Who Was Little Walter?
By Shane Meagher
Little Walter remains one of the most enigmatic figures in Chicago blues. He was never issued a birth certificate, so there will always be some question as to his date of birth, and the circumstances surrounding his tragic death in February 1968 are cloaked in mystery; we know he received a blow to the head, but that’s all we know. Some say he was hit with an iron bar while gambling in an alley, others say that he was hit with a harmonica by a fellow player he had insulted. Whatever the truth, his death was a huge loss to blues music. Throughout the 1950s, he recorded some of the most pioneering and innovative blues harmonica ever committed to tape. He backed Muddy Waters on some of his earliest recordings, and undoubtedly enthralled listeners with his unique approach to the instrument. In July 1951, he did something unthinkable: he showed up to one of Muddy’s recording sessions with an amplifier, and “Country Boy” became the first song to feature amplified harmonica. Chicago blues would never be the same again.
When reflecting on Walter’s accomplishments, many people focus on his adventurous use of the many sounds an amp could offer, and, indeed, this alone would have earned him his place in the annals of blues history, but to limit his accomplishments to this one innovation would be a great injustice. He helped to free the harmonica from its role as a primarily rhythm instrument, bringing it to the foreground in a way that only a few before him had dared. In the instrumentals he recorded (“Juke”, “Sad Hours”, “Roller Coaster”, “Thunderbird” and so many others), he took the harmonica in exciting new directions, with fresh and original musical ideas that were both virtuosic and extremely ear catching at the same time. On top of all that, he was a talented singer in his heyday; just listen to songs like “My Babe” or “Can’t Hold Out Much Longer” for proof positive of this! Sadly, the 1960s were not kind to Walter, and he only recorded sporadically in what turned out to be his final years, due as much to his own fast living as to a decline in interest in his music.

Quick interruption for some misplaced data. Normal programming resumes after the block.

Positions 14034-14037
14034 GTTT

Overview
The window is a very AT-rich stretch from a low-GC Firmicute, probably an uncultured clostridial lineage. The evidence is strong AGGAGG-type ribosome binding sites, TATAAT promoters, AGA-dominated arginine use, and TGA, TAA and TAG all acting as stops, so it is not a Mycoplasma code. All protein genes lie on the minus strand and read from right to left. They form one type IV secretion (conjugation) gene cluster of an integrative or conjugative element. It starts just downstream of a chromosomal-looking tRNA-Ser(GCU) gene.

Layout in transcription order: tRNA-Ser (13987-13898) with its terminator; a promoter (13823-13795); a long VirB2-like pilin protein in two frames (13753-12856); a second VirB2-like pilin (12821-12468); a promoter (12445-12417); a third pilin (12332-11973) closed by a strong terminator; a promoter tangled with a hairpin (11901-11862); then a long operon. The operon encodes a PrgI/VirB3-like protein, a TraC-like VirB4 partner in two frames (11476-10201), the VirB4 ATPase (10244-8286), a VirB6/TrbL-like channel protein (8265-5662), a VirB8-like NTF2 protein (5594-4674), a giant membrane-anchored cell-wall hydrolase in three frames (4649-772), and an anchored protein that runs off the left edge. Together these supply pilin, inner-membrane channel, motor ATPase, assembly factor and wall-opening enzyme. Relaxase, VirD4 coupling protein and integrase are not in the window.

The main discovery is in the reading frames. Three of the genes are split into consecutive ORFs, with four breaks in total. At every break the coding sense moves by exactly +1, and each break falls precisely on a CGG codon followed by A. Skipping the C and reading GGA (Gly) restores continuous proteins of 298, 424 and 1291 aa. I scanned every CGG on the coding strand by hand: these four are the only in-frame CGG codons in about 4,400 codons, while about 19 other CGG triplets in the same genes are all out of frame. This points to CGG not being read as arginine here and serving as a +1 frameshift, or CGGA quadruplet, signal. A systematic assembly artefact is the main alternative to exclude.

Today, however, he is rightly regarded as one of the pivotal figures in blues music. In 2008, he was inducted into the Rock and Roll Hall of Fame, and his music continues to be enjoyed by countless people all over the world. So, if you would like to know who Little Walter was, and why he was so important to the blues, all you need to do is track down an album of his music (1958’s “The Best of Little Walter” is a good place to start), sit back, and let yourself be mesmerized by his remarkable talents, the way so many of us have been throughout the years.